Dolphins-Browns: Miller's Week 1 Takeaways & Observations

Ken Blaze-USA TODAY Sports

I'll take a look back at Sunday's game against the Miami Dolphins and try to make sense of things like; Trent's lack of carries and why Oniel Cousins was playing at all.

The Cleveland Browns came into the 2013 season with big expectations to improve under first-year head coach Rob Chudzinski. The Browns added a bright and shiny new coaching staff in addition to Chud, adding Offensive Coordinator Norv Turner and Defensive Coordinator Ray Horton. Despite the new additions to the coaching staff, at first-glance the old Browns showed up Sunday.

There was some good, some bad, and some comical (more on that later). I’ll attempt to breakdown the game from Sunday in my own way. I’ll be reviewing the week’s games this season and posting my thoughts every week. Some of you may agree, some may disagree, but in the end we’ll all find a common ground somewhere.

So, here goes nothin’...


Points Breakdown:

Takeaway(s):

Despite Brandon Weeden’s 3 INTs in the first quarter, the Browns were resilient in the first half. And much to the pleasant surprise of the collective fanbase, walked into the locker room with a 1-point lead at halftime. Things got a little sketchier in the second half, but I really liked the way the Browns responded to adversity in the first half.

The Browns then carried that momentum over to the second half where they came out guns a blazin’ and stopped Miami for a three-and-out to start the 3rd quarter. Paul Kruger registered his first sack with the Browns on this drive. Unfortunately for the Browns, they also responded with a three-and-out of their own on their first drive of the second half. The Browns clearly had some momentum getting a score before the end of the first half, and a big three-and-out to start the second half. Despite that momentum, the Browns couldn't capitalize.

Ultimately the Browns had some opportunities go by the wayside, and the ‘Phins were able to score their first touchdown in the third quarter. Brian Hartline was on the receiving end of a 34 yard pass from Ryan Tannehill that put Miami on top 13-10. Cleveland’s secondary has been the brunt of a lot of offseason questions, and today they made Brian Hartline look ridiculously good. Miami gave Hartline a bunch of money this offseason, and the secondary did everything in their power today to make him look like he’s worth every penny.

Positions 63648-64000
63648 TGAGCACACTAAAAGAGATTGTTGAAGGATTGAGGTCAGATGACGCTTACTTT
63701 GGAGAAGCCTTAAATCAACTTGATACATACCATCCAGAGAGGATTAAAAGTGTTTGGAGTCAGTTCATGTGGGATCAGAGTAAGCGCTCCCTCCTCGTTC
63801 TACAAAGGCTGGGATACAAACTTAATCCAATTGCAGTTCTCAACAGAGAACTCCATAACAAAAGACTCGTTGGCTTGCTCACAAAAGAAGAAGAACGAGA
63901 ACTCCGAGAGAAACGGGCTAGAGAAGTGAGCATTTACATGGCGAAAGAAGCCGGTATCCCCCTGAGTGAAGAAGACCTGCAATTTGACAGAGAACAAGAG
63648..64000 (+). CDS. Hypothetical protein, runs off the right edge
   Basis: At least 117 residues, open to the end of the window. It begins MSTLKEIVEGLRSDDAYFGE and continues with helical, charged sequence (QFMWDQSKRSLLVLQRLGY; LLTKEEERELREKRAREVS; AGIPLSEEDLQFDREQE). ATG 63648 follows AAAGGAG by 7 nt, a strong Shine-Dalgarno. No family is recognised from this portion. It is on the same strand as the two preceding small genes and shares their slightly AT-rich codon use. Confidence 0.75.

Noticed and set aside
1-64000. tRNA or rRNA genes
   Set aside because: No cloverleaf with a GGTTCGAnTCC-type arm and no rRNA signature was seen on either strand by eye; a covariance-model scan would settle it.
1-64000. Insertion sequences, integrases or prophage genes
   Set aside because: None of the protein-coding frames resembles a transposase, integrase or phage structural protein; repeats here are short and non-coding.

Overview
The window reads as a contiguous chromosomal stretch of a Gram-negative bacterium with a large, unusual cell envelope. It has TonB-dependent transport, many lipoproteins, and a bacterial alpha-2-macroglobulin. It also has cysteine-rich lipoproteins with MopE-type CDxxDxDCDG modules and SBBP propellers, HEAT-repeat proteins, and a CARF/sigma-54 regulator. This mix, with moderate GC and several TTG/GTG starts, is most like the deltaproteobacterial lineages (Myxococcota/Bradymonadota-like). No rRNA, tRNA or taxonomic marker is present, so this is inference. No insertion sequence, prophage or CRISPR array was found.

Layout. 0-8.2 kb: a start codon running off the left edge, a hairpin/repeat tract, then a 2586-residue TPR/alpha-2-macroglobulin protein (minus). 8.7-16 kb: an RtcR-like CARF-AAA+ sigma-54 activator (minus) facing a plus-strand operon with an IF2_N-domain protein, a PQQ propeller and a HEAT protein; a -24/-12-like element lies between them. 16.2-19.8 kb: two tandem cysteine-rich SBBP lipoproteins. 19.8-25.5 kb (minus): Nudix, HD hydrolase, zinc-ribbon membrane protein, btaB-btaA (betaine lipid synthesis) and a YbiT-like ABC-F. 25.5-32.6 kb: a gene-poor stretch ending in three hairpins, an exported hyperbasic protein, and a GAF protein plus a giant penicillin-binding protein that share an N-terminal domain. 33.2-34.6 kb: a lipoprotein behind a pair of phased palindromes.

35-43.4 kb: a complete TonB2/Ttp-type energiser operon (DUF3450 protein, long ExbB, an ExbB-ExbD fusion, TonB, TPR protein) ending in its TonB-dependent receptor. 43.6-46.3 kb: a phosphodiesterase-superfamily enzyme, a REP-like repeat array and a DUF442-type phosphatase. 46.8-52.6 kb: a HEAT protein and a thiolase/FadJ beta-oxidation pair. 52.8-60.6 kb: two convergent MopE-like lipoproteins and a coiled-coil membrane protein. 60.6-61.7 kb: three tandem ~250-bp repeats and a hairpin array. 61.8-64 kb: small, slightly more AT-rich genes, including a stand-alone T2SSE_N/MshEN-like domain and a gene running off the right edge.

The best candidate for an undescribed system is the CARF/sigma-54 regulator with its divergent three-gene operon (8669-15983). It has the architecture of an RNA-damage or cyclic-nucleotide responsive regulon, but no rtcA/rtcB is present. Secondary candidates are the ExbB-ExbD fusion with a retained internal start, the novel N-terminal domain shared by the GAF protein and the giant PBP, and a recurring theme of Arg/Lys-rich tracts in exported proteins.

Going into the 4the quarter it was still a tight game, Miami lead 13-10. Cleveland had some chances late, but things got ugly in the 4th quarter when the offensive line looked flat-out atrocious. The game came to a comical end when Brandon Weeden casually threw it away on 4th down.

Offense By-the-Numbers:

Takeaway(s):

Taking a look at the offensive numbers, the game looks fairly even. Neither team was effective on the ground. There are two different stories for the ground games in this one. For Miami, Cleveland’s rush defense looked spectacular. On the post-game DBN Radio show, Kevin Nogle of the Phinsider commented on this, saying how great the Browns looked against the run. Miami was dominated defensively against the run, they finished with 20 yards on 23 carries. That is a cool 0.9 yards per rush.

I mentioned this on the radio show last night, but the play calling for Cleveland perplexed me. The first drive of the game showed great balance and rhythm (until the INT). Towards the end of the game however; it was all passing, and Trent Richardson barely touched the ball. Chris mentioned this in his snap-counts piece, but we heard all offseason about a healthy Trent Richardson being the team’s ‘workhorse’. As I mentioned, the Browns looked good on the first drive of the game, specifically Richardson tallying 26 yards on 4 carries (6.5 YPC). Richardson would finish with just 13 carries for 47 yards (3.6 YPC).

Obviously no one expects Cleveland to throw the ball 53 times (!!) every game, so I expect the Browns to come out next week and have much better balance to the offense. Expect Richardson to get the ball early, and often next week.

First Downs and Conversions:

Takeaway(s):

The key here is that both teams struggled to get first downs on the ground. Cleveland was 1-14 on 3rd down on Sunday. That’s just not good enough to keep the offense in motion. The lone 3rd down conversion came on a 3rd and 4 late in the 2nd quarter. Brandon Weeden hit Davone Bess for 8 yards that kept the drive going. The Browns would then go on to score their only TD of the game. The drive totaled 11 plays, their second longest of the game (longest was the last drive, 17 plays).